Friday, November 5, 2010

Into the Darkness

It's been another long morning- with both of us still not feeling 100%.

Audrey's been speaking of you a lot more lately, and that is tough to hear.  To learn or understand anything new, a child needs constant repetition, but to keep repeating "Yes, he died," for a grieving person still in a surreal world herself, that is a very hard thing to do.  But I find that I myself also need the repetition to understand a concept like death that I have never known this intimately...our one flesh severed into two.  Maybe that's why when I get any alone time I am always telling you aloud, "You died sweetie.  You actually died."  How utterly painful it is to not be able to discuss this with you after discussing every large and small detail of our lives, hearts, and minds for eleven years.

Yesterday my father dropped me off early to see the grief counselor, so I sat in Starbucks across the street reading a new book on grief.  It's been sitting in the stack for a while, but I think I picked it up at the perfect time in my journey into the darkness.   A widower I'd been put in touch with who lost two children and his wife at once in an accident had sent this one to me.  The author lost three generations- his mother, wife, and his daughter in an accident.  He was also in the accident, so he witnessed it.

He speaks of entering the darkness rather than running from it: "the quickest way for anyone to reach the sun and the light of day is not to run west, chasing after the setting sun, but to head east, plunging into the darkness until one comes to the sunrise."

I realize I have been running from it- even as I plodded through, I still longed for an escape route.  I was hoping for magical signs, wonders, answers from friends, pastors or counselors- but received none.  So, I think I've turned a corner- I told my counselor later, because I am alone now with this immense pain and must just "be" with it.  I have never known, nor imagined what this kind of suffering could feel like.  One feels like one will not physically survive.

The author also articulates the kind of robot-like behavior I have experienced. I am consistently amazed at how I hear my voice enthusiastically reading book after book to Audrey- and see my hands turning the pages- but I am not there.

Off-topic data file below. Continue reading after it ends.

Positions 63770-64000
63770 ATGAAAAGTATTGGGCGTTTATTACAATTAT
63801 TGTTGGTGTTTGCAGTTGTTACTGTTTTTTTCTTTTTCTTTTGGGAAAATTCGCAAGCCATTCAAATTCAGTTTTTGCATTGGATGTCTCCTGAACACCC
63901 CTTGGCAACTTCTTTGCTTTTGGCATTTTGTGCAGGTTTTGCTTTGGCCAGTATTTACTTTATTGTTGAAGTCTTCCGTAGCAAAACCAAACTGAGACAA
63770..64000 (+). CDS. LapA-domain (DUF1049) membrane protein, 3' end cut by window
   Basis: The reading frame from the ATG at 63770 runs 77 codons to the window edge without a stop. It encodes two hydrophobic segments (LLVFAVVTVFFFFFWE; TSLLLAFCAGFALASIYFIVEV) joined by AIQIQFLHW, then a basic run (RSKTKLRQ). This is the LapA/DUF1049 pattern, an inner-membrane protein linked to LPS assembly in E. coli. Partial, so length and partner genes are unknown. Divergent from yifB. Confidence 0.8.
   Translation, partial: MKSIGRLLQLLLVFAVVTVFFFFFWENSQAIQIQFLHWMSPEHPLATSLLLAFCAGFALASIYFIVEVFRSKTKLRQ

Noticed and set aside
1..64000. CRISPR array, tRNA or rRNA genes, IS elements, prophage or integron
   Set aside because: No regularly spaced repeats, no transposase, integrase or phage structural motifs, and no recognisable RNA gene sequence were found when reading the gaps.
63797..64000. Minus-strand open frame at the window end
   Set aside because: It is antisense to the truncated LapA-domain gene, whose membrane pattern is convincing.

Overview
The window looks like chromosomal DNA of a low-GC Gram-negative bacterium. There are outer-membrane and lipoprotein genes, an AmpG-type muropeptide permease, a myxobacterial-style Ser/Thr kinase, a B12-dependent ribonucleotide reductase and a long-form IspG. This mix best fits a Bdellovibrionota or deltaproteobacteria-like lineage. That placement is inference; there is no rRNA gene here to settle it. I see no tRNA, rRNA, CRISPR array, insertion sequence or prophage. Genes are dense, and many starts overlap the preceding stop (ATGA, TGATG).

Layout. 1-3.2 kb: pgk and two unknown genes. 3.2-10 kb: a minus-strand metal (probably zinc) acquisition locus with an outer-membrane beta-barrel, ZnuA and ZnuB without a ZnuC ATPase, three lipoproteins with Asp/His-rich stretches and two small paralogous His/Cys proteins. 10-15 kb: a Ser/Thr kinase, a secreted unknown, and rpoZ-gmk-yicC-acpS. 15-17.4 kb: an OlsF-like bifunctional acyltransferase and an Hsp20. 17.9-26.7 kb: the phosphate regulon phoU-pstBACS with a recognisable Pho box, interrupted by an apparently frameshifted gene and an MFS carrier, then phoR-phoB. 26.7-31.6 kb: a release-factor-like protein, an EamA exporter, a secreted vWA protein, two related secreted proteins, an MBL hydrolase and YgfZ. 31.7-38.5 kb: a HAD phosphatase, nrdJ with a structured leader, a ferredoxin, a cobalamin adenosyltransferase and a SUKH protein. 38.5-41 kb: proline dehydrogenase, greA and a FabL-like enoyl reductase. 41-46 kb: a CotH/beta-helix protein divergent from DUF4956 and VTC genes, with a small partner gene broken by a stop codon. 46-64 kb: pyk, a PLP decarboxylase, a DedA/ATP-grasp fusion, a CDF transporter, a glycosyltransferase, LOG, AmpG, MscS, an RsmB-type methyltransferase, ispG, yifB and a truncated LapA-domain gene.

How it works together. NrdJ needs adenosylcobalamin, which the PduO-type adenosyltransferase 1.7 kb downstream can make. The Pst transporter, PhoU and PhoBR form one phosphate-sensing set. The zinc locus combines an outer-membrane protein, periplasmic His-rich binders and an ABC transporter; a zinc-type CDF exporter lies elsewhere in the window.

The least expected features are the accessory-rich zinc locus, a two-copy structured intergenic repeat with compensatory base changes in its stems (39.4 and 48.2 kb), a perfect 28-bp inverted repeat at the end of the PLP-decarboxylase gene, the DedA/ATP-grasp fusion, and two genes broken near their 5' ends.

"I became a robot programmed to perform certain functions that I was able to do quite well because of habits developed over many years.  At the end of the day I would look back and remember what I had done, as if my body, not the real me, had done it.  There was a radical split between the self that did my work and the self that watched me from the shadows...I performed these duties because I had to.  But I looked at life like a man having an out-of-body experience."

When I got up to leave my table in the corner by the window at Starbuck's (the one I've been sitting at every week), an older man who was sitting at the table next to me waiting for someone, asked if he could have it- if I was leaving.  "Sure, I said.  It's the best one."  Then, he asked me what I was reading.  I told him, "Oh, it's a book on grief."  He started to tell me about someone he knew who lost someone, and I told him why I was reading it.  He offered many genuine condolences and said, "It's a hard world."

The counselor affirms me and tells me that I'm grieving in a healthy way, especially through my writing which she also reads.  I explain how everything is still surreal as it was in those early days but just without the shock.  She tells me I will not see it happen, but one day I will wake up and realize I have been sad only a few times that day, rather than all day.  I look forward to that day, but apparently I have a long way to go.

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